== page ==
Call it the ultimate mike drop.
Just days before his four-year term ends, Brazil’s attorney general, Rodrigo Janot, filed criminal charges accusing two former presidents of running the state like a criminal enterprise. With these charges, taken together with the corruption charges he has pursued against the current president, Michel Temer, Mr. Janot appears keen to leave his post having condemned the entire political establishment that has run the country over the past 15 years.
On Tuesday, in a surprise move, Mr. Janot, Brazil’s top prosecutor, accused former President Luiz Inácio Lula da Silva; his handpicked successor, Dilma Rousseff; and six other Workers’ Party stalwarts of running a huge kickback scheme during their nearly 14 years in power.
Ms. Rousseff, who was impeached and ousted in August 2016 for breaking budgetary laws, has maintained that she was a fundamentally honest public servant who fell victim to a legislative “coup” by conniving rivals, including Mr. Temer. Mr. Janot is challenging that narrative, asserting that his office has enough evidence to demonstrate that she was more than a bystander in a multibillion pay-to-play scheme that drained the government’s treasury while enriching scores of businessmen and politicians.
In June, Mr. Janot took a swing at Mr. Temer, accusing him of condoning payment of a bribe to keep an imprisoned politician from cooperating with prosecutors.
“For Janot and his team, who see themselves as soldiers in a long fight to build the rule of law in Brazil, this is like unloading one last cannon barrage on their way off the battlefield,” said Brian Winter, vice president for policy at the Americas Society/Council of the Americas.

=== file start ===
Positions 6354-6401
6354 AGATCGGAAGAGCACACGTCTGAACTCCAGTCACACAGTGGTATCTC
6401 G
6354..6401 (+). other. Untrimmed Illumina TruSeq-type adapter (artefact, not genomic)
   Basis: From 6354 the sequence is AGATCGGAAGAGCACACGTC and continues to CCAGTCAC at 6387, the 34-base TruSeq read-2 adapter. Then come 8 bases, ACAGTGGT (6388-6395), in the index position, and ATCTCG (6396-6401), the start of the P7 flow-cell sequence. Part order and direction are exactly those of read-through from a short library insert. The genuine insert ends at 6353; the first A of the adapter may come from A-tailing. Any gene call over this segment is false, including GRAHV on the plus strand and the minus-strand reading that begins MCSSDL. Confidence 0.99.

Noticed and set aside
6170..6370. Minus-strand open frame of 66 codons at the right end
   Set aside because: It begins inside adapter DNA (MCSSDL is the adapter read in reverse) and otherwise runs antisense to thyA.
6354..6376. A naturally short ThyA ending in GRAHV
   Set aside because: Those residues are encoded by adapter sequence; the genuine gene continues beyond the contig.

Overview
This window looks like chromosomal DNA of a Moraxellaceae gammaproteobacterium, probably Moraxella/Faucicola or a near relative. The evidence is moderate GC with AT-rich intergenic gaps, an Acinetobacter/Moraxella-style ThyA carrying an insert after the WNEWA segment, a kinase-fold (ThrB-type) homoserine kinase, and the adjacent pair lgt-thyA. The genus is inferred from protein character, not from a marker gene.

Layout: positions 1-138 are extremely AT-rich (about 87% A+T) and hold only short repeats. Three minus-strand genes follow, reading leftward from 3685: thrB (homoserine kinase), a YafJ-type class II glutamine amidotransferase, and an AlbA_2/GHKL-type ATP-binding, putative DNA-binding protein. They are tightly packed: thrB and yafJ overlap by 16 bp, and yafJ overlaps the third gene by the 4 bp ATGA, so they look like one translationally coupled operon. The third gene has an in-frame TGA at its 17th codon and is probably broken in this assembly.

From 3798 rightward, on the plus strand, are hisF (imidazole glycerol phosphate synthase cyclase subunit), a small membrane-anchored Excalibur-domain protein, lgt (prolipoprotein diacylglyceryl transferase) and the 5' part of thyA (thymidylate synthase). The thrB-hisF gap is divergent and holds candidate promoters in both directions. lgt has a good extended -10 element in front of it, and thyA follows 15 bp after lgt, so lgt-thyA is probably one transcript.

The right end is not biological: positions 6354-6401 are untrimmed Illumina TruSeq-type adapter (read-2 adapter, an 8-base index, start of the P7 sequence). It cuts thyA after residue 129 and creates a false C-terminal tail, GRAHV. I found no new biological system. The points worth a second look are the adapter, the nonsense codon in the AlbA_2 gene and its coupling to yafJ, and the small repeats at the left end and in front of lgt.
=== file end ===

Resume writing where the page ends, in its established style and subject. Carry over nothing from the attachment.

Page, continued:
Mr. Temer has so far avoided standing trial thanks to his considerable base of support in the lower house of Congress, which must refer criminal cases against serving elected officials to the Supreme Court. In the case of Mr. da Silva and Ms. Rousseff, who no longer enjoy that protection, the Supreme Court must now decide whether to accept the charges and proceed with a trial.
Mr. Janot is leaving his successor with a daunting set of politically explosive cases just as the campaign to elect a new president next year gets underway. Yet the departing attorney general, who was appointed by Ms. Rousseff in 2013, was reported to be feeling more anxious than cocky as he planned his final moves.
“I’m not at all courageous. What I am is afraid, and fear makes us alert,” he told colleagues during a recent meeting, according to the newspaper Folha de S. Paulo. “Afraid of what? Of making big mistakes and of disappointing the institutions.”
Regardless of how the cases unfold, Mr. Janot and other prominent legal officials have set in motion a debate about the structural problems that have made cronyism and corruption routine in Brazil. In recent months, a Supreme Court justice, Luís Roberto Barroso, also a Rousseff appointee, has been advocating sweeping political reforms. These include measures to make political campaigns cheaper and elected officials more responsive to their constituents than to their parties.
NEW YORK TIMES
SHASTA DARLINGTON and ERNESTO LONDOÑO